Adidas Responds to Backlash From Black Employees: ‘We Will Hold Ourselves Accountable for Change’

In a statement this afternoon, Adidas is responding to a new wave of backlash from black employees regarding how the organization supports its black team members and community at-large.

“We’re listening. We recognize that we have not done enough, and we are dedicated to doing more,” the company said. “We are close to finalizing our commitments to ensure our people, most importantly our Black employees, are heard, supported and involved in solutions. We are working very closely with our employee resource group Progressive Soles and a coalition of Black leaders, and we are united in making progress. Together we’re establishing quantifiable goals focused on immediate action and long-term impact, internally and externally. We will hold ourselves accountable for change. We firmly believe that together is the only way to move forward.”

The statement follows news today that a group of about 13 employees last Friday united to form a coalition representing over 100 employees, aimed at yielding swift and permanent change in how the organization supports its black team members and community at-large — with an added emphasis on pushing the brand’s top management in Germany to drive the organizational reset.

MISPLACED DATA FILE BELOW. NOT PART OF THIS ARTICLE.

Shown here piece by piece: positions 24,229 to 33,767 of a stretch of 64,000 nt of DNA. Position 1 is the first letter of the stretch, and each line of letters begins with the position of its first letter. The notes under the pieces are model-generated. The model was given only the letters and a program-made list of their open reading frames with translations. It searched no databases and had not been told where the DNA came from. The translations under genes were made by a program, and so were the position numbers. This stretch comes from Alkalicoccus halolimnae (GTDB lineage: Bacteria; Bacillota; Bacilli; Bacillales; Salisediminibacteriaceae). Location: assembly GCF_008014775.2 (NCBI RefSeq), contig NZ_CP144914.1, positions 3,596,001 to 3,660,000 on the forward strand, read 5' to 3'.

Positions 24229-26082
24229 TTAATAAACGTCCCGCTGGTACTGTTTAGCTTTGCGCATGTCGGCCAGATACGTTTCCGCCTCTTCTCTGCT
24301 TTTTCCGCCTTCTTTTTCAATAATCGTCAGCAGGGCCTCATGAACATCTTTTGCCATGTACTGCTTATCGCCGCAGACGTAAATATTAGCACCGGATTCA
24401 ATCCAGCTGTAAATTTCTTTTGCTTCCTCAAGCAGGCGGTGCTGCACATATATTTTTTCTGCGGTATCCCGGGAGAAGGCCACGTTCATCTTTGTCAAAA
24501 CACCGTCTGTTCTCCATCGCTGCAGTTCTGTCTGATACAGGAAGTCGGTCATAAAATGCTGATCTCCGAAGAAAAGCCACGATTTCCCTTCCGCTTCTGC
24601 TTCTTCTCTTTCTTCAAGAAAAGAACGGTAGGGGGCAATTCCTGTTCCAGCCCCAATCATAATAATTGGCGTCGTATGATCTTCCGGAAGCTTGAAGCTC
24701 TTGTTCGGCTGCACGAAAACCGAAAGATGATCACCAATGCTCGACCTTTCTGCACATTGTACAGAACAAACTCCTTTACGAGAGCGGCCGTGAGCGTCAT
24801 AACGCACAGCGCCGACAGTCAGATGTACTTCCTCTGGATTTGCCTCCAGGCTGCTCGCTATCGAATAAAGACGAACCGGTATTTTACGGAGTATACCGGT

FN learned that on Tuesday the group delivered to Adidas North America management, including president Zion Armstrong, a 32-page deck, dubbed “Our State of Emergency.”

In addition to claims that management “doesn’t grasp the discrimination minorities might face” and that “the difference in perception is largest in Germany,” the document listed four major “asks.” The coalition wants the company to: invest in its black employees; invest in the black community; invest in the fight for racial justice and change for black people; and demonstrate accountability.

Each of the group’s requests have specific KPIs (key performance indicators) as well as proposed deadlines.

The coalition had also given the company’s management a deadline of today to make an internal announcement of its commitment as well as timeline of June 19 for a “global media announcement.”

FN has also learned that the company honored the deadline for providing an internal announcement, sending to employees this morning a statement matching the one sent to this publication.

“Adidas has always been and will always be against discrimination in all forms and stands against racism,” part of the statement reads. “We are deeply saddened by what we see happening to our Black community in America. Racism is an issue that exists not only in the U.S., but in all countries. We all want to see justice, action, peace, and most importantly, progress. As a global sports company, adidas is committed to creating change.”

The company further noted that is had been communicating with employees throughout the week “to listen and understand and respect the range of emotions we are all going through” and that it has provided support and resources. It said that all leaders in North America and in its Global HQ attended educational sessions to learn how to lead through the current national crisis.